Selling your Franchise; Post Closing Issues; California Franchisee Lawyer Skip to Content
Luther Lanard, PC mobile logo

Selling Your Franchise: Post-Closing Issues

by on Buying and Selling Franchises

Selling a franchise business is unique and presents issues not commonly found in the sale of an independent company. The process is complex, and while parties must pay particular attention to every detail throughout the sale, especially the franchise agreement, parties must also pay critical attention to post-closing issues. For example, when finalizing the sale of a franchise, a few questions to contemplate include: Will the seller provide post-closing consulting services? Has a consulting agreement been drafted? Have post-closing adjustments been agreed upon? And have post-closing tax liabilities been planned for? Below, we’ll discuss common post-closing issues and outline everything parties should know when finalizing the sale of a franchise.

Post-Closing Consulting Services

A post-closing consulting agreement eases the transition from seller to buyer. Sometimes, a buyer will request the seller stay on for a designated timeframe to provide post-closing services for the operation of the business. All details of this work need to be specified in a consulting agreement. This can greatly help the buyer as they get accustomed to the new business. The seller may receive payment for his consultation period, or payment may be included in the purchase price. Whatever the terms, the obligations of both parties during post-closing will be clearly laid in the consulting agreement.

A consulting agreement is often heavily negotiated and should include the following:

  1. Specific services the seller will provide to the buyer. This may include the number of hours or days of the week seller is expected to provide services. This will also include the type of services the seller will provide. For example, will the buyer shadow the seller for a specified time, or will the seller simply provide training? In many cases, the seller will make themselves available on-demand. So if the buyer needs the seller’s assistance, the seller will be available to help. This gives the seller flexibility, so they don’t have to work a full-time shift.
  2. The timeframe seller is expected to assist the buyer. The timeframe can range anywhere from 3 months to a year. Whatever it is, it should be clearly stated in the consulting agreement.
  3. The compensation expected for services provided. Will the seller’s consultancy be paid above the purchase price, or will this payment be included in the purchase price? Negotiate this before the sale is final. There should be no surprised during the post-closing phase.
  4. The consulting agreement should clearly state that the seller is an independent contractor, not the buyer’s employee.
  5. Non-complete clause. Even if a non-compete clause already exists in the franchise agreement, the parties may want to include one in the consulting agreement as well. This prohibits the seller from competing with the buyer during the period of his consultancy work.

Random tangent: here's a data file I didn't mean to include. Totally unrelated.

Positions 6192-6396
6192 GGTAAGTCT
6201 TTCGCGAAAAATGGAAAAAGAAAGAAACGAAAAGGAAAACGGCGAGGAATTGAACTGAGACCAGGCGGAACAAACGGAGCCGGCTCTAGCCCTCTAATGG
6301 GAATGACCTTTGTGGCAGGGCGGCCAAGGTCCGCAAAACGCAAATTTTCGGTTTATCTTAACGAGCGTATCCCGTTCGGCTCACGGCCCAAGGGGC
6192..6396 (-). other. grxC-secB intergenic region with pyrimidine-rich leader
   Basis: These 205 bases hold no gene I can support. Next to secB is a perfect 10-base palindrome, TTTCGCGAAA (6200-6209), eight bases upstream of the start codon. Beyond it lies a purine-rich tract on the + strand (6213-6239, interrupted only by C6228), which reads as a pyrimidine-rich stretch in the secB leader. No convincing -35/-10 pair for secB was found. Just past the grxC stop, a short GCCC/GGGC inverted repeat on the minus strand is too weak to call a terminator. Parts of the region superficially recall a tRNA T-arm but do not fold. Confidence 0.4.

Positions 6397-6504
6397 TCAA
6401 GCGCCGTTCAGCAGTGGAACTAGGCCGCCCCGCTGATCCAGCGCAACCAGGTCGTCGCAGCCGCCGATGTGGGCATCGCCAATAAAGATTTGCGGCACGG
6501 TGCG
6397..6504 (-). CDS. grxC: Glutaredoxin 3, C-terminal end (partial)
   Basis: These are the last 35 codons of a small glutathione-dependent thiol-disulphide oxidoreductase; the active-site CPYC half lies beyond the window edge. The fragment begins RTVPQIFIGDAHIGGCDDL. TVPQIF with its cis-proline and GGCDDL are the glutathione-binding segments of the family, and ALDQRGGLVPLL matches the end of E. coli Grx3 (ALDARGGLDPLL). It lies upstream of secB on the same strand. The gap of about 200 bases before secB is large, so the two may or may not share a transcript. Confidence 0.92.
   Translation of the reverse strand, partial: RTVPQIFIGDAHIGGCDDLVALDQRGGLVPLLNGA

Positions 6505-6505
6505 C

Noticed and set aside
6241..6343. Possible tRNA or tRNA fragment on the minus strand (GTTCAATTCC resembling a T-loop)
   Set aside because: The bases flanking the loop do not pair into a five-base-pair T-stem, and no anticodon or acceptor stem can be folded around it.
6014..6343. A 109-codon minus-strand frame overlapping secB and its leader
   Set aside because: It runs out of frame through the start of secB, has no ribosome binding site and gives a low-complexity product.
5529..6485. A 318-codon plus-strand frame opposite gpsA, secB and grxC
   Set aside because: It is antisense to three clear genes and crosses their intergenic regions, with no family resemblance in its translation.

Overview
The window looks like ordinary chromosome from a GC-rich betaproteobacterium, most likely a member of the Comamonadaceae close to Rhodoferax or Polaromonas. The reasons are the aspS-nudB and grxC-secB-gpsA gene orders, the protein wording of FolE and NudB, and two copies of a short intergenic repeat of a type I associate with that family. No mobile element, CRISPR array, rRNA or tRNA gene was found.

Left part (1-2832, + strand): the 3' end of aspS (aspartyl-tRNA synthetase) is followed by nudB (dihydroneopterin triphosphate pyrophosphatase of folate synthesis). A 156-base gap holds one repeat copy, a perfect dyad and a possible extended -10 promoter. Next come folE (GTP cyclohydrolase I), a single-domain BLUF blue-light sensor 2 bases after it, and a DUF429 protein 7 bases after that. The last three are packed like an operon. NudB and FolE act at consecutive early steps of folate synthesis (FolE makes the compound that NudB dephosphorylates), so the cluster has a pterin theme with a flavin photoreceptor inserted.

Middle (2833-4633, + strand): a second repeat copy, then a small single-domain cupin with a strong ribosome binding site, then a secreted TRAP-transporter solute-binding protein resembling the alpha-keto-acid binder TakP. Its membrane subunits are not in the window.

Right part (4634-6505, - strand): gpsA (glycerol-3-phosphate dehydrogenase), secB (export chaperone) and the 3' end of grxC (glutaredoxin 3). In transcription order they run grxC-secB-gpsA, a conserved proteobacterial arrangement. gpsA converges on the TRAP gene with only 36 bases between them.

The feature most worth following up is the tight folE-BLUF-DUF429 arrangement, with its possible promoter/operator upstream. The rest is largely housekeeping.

6. Non-solicitation agreement. Similarly to the non-compete clause, even if this exists in the franchise agreement, it’s a good idea to also include it in the consulting agreement. This prevents the seller from soliciting the buyer’s employees or customers during the consultancy period and for a period of time directly after the term.
  7. Confidentiality provision. This keeps all information learned about the buyer’s business during the post-closing phase confidential.
  8. Termination of the consulting agreement. What reasons are acceptable for either buyer or seller to terminate the agreement? Parties may also want to include a dispute resolution provision.

Post-Closing Adjustments

Post-closing adjustments are very common. The due diligence process and loan funding sometimes take months to complete. As a result of ongoing operations, assets and liabilities may fluctuate. The purchase price agreed on by both parties should ensure the buyer received post-closing operational capital to operate the business as it ran before the closing. There will likely be fluctuations in assets and liabilities between the date the purchase agreement is signed and the closing date. Therefore, the seller may need to adjust the investment to pay for the post-closing working capital requirements. The adjustments need to be calculated using the same accounting process used prior to the closing. In most cases, the adjustment will occur between 60 to 90 days after the closing.

Post-Closing Tax Liabilities

Both the buyer and seller must complete IRS Form 8594 and file the form with the IRS. This allocates the purchase price to the assets sold and determines the gain recognized by the seller and other transfer tax liability from the franchise sale. A buyer will want to allocate the higher value to quickly depreciating assets, like equipment. The seller will want intangible assets, like goodwill, to have a larger value because they will be taxed at a capital gains rate while hard assets will be taxed as ordinary income. The purchase agreement should address how any disagreements about the allocation of money plan to be resolved.

Post-Closing Winding Down

During the post-closing process, the seller should wind down its business according to its governing documents and applicable law. This may vary depending on the state and the type of business entity. Be sure to check local state laws.

Work with an Experienced Franchise Attorney

Selling your franchise involves many considerations and legal issues. Hiring an experienced franchise attorney can help you understand the complexity of franchise law and ease you through the selling process and into the post-closing phase. Contact us to schedule a consultation.